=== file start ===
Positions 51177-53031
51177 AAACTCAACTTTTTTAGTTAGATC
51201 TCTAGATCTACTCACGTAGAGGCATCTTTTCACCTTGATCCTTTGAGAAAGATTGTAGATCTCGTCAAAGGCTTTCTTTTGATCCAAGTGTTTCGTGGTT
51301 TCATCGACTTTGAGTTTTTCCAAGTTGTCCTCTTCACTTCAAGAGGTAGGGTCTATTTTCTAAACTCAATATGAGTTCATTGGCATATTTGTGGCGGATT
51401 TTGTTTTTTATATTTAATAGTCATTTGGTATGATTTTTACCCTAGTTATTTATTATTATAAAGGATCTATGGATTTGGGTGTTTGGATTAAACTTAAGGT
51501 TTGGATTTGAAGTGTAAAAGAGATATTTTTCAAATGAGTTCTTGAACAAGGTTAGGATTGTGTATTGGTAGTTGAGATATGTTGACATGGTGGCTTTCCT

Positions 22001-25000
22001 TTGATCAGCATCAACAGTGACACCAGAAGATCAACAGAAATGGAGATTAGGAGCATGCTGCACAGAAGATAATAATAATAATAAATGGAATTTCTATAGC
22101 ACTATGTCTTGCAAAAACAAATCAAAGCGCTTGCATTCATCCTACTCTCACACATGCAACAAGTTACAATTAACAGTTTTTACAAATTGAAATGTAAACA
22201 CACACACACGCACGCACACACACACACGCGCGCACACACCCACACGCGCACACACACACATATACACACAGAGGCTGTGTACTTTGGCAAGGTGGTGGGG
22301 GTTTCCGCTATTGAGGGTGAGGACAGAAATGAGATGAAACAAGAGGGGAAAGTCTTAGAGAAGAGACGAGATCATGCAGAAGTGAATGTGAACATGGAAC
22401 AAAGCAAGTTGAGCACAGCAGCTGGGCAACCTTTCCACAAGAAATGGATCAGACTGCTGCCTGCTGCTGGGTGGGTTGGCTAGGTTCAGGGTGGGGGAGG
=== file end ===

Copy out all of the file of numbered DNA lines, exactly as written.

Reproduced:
Positions 51177-53031
51177 AAACTCAACTTTTTTAGTTAGATC
51201 TCTAGATCTACTCACGTAGAGGCATCTTTTCACCTTGATCCTTTGAGAAAGATTGTAGATCTCGTCAAAGGCTTTCTTTTGATCCAAGTGTTTCGTGGTT
51301 TCATCGACTTTGAGTTTTTCCAAGTTGTCCTCTTCACTTCAAGAGGTAGGGTCTATTTTCTAAACTCAATATGAGTTCATTGGCATATTTGTGGCGGATT
51401 TTGTTTTTTATATTTAATAGTCATTTGGTATGATTTTTACCCTAGTTATTTATTATTATAAAGGATCTATGGATTTGGGTGTTTGGATTAAACTTAAGGT
51501 TTGGATTTGAAGTGTAAAAGAGATATTTTTCAAATGAGTTCTTGAACAAGGTTAGGATTGTGTATTGGTAGTTGAGATATGTTGACATGGTGGCTTTCCT

Positions 22001-25000
22001 TTGATCAGCATCAACAGTGACACCAGAAGATCAACAGAAATGGAGATTAGGAGCATGCTGCACAGAAGATAATAATAATAATAAATGGAATTTCTATAGC
22101 ACTATGTCTTGCAAAAACAAATCAAAGCGCTTGCATTCATCCTACTCTCACACATGCAACAAGTTACAATTAACAGTTTTTACAAATTGAAATGTAAACA
22201 CACACACACGCACGCACACACACACACGCGCGCACACACCCACACGCGCACACACACACATATACACACAGAGGCTGTGTACTTTGGCAAGGTGGTGGGG
22301 GTTTCCGCTATTGAGGGTGAGGACAGAAATGAGATGAAACAAGAGGGGAAAGTCTTAGAGAAGAGACGAGATCATGCAGAAGTGAATGTGAACATGGAAC
22401 AAAGCAAGTTGAGCACAGCAGCTGGGCAACCTTTCCACAAGAAATGGATCAGACTGCTGCCTGCTGCTGGGTGGGTTGGCTAGGTTCAGGGTGGGGGAGG